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Medieval Player's Manual $10.95
Publisher: Green Ronin
by Chris G. [Featured Reviewer] Date Added: 04/26/2006 00:00:00

Medieval Players Manual

Historical gaming is always an interesting subject. It can be too accurate or too fantastic. It can get bogged down in the details of the time period or it can be just a basic shell of a time period with lots of things rewritten. Medieval is always a good place for historical gaming since many fantasy games are kind of based on this type of time period. I have always been a fan of the historical gaming genre so this is right up my alley.

Medieval Players Manual is a book in the Mystic Vistas line of books by Green Ronin. Green Ronin is of course the great publishers who have brought us such hits as Blue Rose, Mutants and Masterminds, and the highly praised and much beloved Thieves World. This book is written by David Chart and is only one hundred and twenty six pages long. It could have really been longer to go into the medieval times a little bit more. The softbound book is done in black and white and has the usual good lay out Green Ronin is known for. The art is very fitting for the feel and subject matter in the book. The book could have used a few more maps though.

The book starts on a good note discussion what the book does, how to deal with historical accuracy and other topics that may cause problems in this type of game. This is great to see since it tell me the writer is not just writing a book but also thinking of how the book will be used and how it can be handled. It also has a nice list of further reading for people that really want to do more with this type of setting and game.

The book then gets into magic. It starts with some good alchemy rules and making the ability really more powerful and useful. It covers a bit on astrology presenting some good feats that allow characters to handle different types of astrology. It covers folk charms which really has a good amount of feats allowing for different types of charms to actually be used and made. There are good summoning and commanding rules under Theurgy and this is the most complex section with lots of good information on it. These types of magic are done a bit differently then the standard d20 fair which gives it a nice feel and look to make the magic?s different.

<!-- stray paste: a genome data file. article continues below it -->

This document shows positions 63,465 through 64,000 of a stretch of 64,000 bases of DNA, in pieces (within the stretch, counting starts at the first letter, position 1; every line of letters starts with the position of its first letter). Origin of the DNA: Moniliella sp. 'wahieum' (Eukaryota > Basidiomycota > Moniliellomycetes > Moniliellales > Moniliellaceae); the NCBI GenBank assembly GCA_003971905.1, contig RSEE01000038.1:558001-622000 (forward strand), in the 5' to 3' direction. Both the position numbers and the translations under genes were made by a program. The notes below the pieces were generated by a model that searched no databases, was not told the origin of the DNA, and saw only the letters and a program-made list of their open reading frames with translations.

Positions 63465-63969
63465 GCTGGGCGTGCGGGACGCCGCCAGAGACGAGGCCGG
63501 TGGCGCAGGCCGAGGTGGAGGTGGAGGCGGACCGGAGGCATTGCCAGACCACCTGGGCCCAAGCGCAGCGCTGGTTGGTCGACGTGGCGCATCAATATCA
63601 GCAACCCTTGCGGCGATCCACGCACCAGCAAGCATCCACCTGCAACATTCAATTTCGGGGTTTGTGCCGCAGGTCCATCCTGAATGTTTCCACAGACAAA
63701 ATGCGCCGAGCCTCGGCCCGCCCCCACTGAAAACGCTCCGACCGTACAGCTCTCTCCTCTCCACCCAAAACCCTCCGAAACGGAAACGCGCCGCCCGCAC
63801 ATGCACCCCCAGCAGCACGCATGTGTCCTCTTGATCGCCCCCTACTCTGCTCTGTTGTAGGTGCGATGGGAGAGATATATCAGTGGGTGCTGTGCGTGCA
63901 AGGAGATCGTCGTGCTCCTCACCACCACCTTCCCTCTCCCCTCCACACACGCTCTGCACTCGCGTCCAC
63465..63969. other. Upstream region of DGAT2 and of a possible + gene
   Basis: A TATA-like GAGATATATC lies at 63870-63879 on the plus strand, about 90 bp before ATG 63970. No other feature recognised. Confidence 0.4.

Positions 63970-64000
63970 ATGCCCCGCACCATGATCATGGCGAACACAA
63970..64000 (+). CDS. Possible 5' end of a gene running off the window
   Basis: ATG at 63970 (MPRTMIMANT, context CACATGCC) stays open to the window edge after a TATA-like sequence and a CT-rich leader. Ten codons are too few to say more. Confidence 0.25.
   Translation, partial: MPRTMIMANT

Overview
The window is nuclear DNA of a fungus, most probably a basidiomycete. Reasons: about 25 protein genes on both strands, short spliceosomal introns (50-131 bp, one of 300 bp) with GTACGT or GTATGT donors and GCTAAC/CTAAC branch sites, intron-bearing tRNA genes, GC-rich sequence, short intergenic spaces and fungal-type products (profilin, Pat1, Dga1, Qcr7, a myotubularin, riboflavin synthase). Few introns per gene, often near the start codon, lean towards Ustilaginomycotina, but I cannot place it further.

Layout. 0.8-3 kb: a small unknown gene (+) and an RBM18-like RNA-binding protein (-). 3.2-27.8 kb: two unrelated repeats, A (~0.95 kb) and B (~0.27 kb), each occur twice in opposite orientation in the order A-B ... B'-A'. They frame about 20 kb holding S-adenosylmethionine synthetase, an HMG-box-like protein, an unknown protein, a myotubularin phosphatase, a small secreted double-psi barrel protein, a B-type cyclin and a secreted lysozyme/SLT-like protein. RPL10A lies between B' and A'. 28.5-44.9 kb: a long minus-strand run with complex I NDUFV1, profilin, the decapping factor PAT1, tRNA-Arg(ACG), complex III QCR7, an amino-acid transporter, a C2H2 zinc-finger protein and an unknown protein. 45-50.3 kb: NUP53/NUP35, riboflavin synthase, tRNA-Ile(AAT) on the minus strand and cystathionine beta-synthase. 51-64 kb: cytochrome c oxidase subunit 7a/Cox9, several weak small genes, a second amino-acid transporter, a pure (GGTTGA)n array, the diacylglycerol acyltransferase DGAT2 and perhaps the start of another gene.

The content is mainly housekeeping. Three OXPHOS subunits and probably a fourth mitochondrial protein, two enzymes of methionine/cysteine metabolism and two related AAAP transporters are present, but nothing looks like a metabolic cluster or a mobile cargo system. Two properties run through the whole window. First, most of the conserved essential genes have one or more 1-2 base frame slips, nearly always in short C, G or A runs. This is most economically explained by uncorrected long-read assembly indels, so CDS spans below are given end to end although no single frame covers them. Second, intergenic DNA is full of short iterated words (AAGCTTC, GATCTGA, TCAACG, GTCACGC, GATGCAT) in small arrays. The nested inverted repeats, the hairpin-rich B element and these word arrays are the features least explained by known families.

The book does have new classes in it. The first is the Cunning Man, a wise person who lives with the peasants. It is a base class that gets free folk charms, interesting abilities like predicting weather and lots of immunities. It is not the strongest class but has a lot of unique abilities and can make a very interesting NPC or PC for role players. There is the Natural Magician who looks a bit more like the usual wizard though different use of charms as they get astral charms. There are a few other classes and prestige classes. But the real fun comes with the talk of what spells should not be used and classes that just do not fit into the setting.

A nice section of magical monsters follows. It does not list monsters or have monsters in it but makes mention oif what type of things and the feel of the creatures should be. It is a nice section if a little on the short side. The same is done for magical items and the nature of them and magical places like the giants ring and Isle of Avalon.

Possible the best chapter in the book deals with the Power of God. Religion is very important in this type setting and the book gives it adequate due. There is great information on the church, its beliefs, and then of course a priest base class. Priests have magic and powers. There are also Crusaders and Templars and a whole nice section on the divine magic. It also has the saint core class, hermit prestige class, mystic prestige class, and great information on relics. This chapter alone makes the book worth picking up.

There is a lot of information in this book. I made the comment that the book could have been longer and that holds true, but the book does read like a bigger book. The amount of information that is fitted in this book is surprising. The book alone I do not think is quite enough to run a game in this time period, but serves as a good starting place. A good DM and creative players should be able to sup[ply the extra missing elements and have a great campaign based on this book.
<br><br><b>QUALITY</b>: Very Good<br><br><b>VALUE</b>: Very Satisfied<br>



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Medieval Player's Manual
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